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<b>The Culture Show</b><br />
Sweetman also mentioned increased sales of Mick Imlah's <i>The Lost Leader </i>(Faber), which jumped after Imlah's profile on BBC2's &quot;The Culture Show&quot; on 2nd December. The half-hour magazine-format show, which has been broadcasting at the post-pub times of 10 p.m. on Tuesdays and 11.35 p.m. on Fridays since June this year, is in its third series. Mixing &quot;high&quot; and &quot;low&quot; culture it is fast-paced and edgy, and hosted by the young and cool Lauren Laverne.</p>
<p>Eddie Morgan, editor of the show, says: &quot;I could have had people sitting around a table discussing [books]&#8232;. . . [I thought] Why don't we try it in a more ambitious way?&quot; The show has innovatively promoted authors ranging from Studs Terkel to Malorie Blackman, including a celebration of the 60th anniversary of Orwell's <i>1984</i> that involved Germaine Greer dissecting the book with a group of&nbsp; former &quot;Big Brother&quot; contestants. The show attracts &quot;close to one million viewers on a not so good week, 1.5 million viewers on a good week&quot;, which, as Morgan points out, is &quot;not as high a rating as sitcoms, reality TV, quiz shows etc., but programmes like ours, the &quot;South Bank Show&quot; and &quot;Imagine&quot; are made because people believe in them, not because they are obsessed by ratings.&quot; <br />
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<b>South Bank Show</b><br />
The &quot;South Bank Show&quot; has been ITV's flagship prime-time arts show for 30 years. Its next series of hour-long in-depth profiles begins in February 2009, and will include studies of Chinua Achebe and Chimamanda Ngozi Adichie; past subjects have included Sarah Waters and Ruth Rendell. Melyvn Bragg has been at its helm since the first series in 1978, and has also produced and presented book-themed programmes such as &quot;Travels In Written Britain&quot; and &quot;12 Books That Changed the World&quot;. He describes the &quot;South Bank Show&quot;'s audience as &quot;the most intelligent, sensitive, thoughtful people who have deep pockets to buy things.&quot; He adds: &quot;They are both readers and those who are interested in writers, which doesn't necessarily overlap.&quot; He adds that literary television ratings are &quot;tested by the wrong standards&mdash;they are expected to bring &#8232;in football-sized crowds. [The &quot;South Bank Show&quot; is] for a niche audience that is not recognised but is &#8232;still there.&quot;</p>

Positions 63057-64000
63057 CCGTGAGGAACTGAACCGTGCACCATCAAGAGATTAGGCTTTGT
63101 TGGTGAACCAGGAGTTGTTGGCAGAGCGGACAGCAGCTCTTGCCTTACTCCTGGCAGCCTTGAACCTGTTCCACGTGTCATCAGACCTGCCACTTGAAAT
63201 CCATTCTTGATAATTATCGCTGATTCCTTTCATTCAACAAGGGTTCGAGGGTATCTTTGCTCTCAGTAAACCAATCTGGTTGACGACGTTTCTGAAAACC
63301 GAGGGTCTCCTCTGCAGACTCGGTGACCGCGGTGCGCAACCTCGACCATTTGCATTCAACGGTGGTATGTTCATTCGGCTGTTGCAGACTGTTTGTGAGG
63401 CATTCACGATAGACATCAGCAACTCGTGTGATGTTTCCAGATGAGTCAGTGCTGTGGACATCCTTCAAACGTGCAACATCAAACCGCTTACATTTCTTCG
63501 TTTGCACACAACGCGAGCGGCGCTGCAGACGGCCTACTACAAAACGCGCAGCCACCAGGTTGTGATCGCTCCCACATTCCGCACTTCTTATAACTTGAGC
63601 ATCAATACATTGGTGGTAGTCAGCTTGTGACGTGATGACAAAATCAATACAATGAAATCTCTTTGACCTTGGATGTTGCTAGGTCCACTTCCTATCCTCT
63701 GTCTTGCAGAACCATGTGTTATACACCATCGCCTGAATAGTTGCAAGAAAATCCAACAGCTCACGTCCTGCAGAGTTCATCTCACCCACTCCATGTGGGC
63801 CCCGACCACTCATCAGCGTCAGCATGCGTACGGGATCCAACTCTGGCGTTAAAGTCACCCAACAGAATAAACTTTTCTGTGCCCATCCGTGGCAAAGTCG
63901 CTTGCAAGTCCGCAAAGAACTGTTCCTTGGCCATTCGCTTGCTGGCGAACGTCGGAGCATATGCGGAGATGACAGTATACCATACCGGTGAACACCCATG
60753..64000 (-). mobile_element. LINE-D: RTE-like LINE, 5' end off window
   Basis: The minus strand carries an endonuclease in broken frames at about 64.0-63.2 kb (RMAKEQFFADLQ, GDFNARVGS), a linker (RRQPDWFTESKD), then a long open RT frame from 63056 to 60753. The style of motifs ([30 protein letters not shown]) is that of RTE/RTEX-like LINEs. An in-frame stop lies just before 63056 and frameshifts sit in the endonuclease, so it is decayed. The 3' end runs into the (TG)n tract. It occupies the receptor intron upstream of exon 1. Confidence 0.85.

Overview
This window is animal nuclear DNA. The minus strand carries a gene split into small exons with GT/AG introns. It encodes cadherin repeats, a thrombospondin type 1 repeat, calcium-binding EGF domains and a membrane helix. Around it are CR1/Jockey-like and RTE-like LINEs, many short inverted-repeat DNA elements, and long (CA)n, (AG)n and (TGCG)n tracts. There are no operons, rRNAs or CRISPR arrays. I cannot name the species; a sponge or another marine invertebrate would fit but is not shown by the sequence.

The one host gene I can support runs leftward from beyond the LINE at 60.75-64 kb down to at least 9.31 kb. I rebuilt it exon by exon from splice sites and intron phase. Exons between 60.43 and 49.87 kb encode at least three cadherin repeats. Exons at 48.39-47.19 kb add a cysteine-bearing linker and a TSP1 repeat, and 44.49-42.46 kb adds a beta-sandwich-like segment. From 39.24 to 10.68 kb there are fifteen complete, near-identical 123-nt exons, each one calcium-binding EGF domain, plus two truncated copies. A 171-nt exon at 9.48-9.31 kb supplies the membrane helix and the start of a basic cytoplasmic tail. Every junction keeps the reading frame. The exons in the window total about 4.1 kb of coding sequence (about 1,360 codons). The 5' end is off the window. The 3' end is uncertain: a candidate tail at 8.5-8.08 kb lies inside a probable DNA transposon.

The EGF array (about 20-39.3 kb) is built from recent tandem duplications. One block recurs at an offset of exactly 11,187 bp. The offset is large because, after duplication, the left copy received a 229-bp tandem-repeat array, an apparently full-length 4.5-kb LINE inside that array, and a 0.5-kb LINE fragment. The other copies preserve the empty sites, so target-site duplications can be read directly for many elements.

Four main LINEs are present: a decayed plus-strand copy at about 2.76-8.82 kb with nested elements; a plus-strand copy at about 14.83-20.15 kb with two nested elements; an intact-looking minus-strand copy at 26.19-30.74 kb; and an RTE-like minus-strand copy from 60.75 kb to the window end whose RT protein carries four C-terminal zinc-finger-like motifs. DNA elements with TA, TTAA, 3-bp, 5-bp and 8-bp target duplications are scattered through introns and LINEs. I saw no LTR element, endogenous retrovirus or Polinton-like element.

<p>Bragg continues: &quot;People love to do the one-off [shows] because they are well-crafted films and more prestigious, but we need a regular hammer [of a show] to deliver &#8232;the goods.&quot;<br />
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<b>So what is it worth?</b><br />
It is almost impossible to ascertain&mdash;in an era of hundreds of digital channels, round-the-clock repeats, iPlayer and even YouTube&mdash;whether a book or author being featured on a show has a direct impact on sales.</p>
<p>Sales will inevitably spike when a book is released, but as Charlotte Bush, Random House divisional publicity director, points out: &quot;An author might well appear on more than one show and TV is [only] one part of a well-executed publicity campaign.&quot;</p>
<p>However, picking out weekly sales figures around the time a book has appeared on a show reveals a demonstrable effect on sales&mdash;particularly for backlist or quirky titles. After Orwell's <i>1984 </i>was featured on &quot;The Culture Show&quot;, the next week's sales leapt from 245 to 664, although this may have also been attributable to its anniversary. In the week following Sarah Waters' profile on the &quot;South Bank Show&quot; in June this year, sales of all her titles saw a boost: <i>Affinity</i> sold 54 copies the week before, 73 after;<i> The Night Watch </i>sold 134 before and 156 after; <i>Fingersmith</i> sold 53 before and 103 after. Chimamanda Ngozi Achichi guested on &quot;The Book Show&quot; on 23rd October, and the paperback edition of <i>Half of a Yellow Sun</i> (released January 2007) saw a slower, but steady rise from 876 copies in the week before broadcast to 1,278 five weeks later. &quot;Richard &amp; Judy's New Position&quot; may be new and its audience small, but all of the titles featured on the first of the recent &quot;Christmas Books&quot; strand received a sales increase of 14.9% in that week (the market average increase was 8.5%).</p>
<p>In a post-R&amp;J environment, book coverage on TV looks destined to be confined to sections of general &quot;cultural&quot; programming, although, according to &quot;The Book Show&quot;'s Hunt, Sky is committed to making Sky Arts as big a brand as Sky News or Sky Sport. Until then, terrestrial TV remains the best way to reach a large number of book-buyers, and a commercial and popular alternative to R&amp;J may have to be found. Eddie Morgan concludes: &quot;Culture isn't niche, it's what people are interested in, it's what they do in their spare time. As Melvyn Bragg says, &lsquo;the more programmes &#8232;the merrier'.&quot;</p>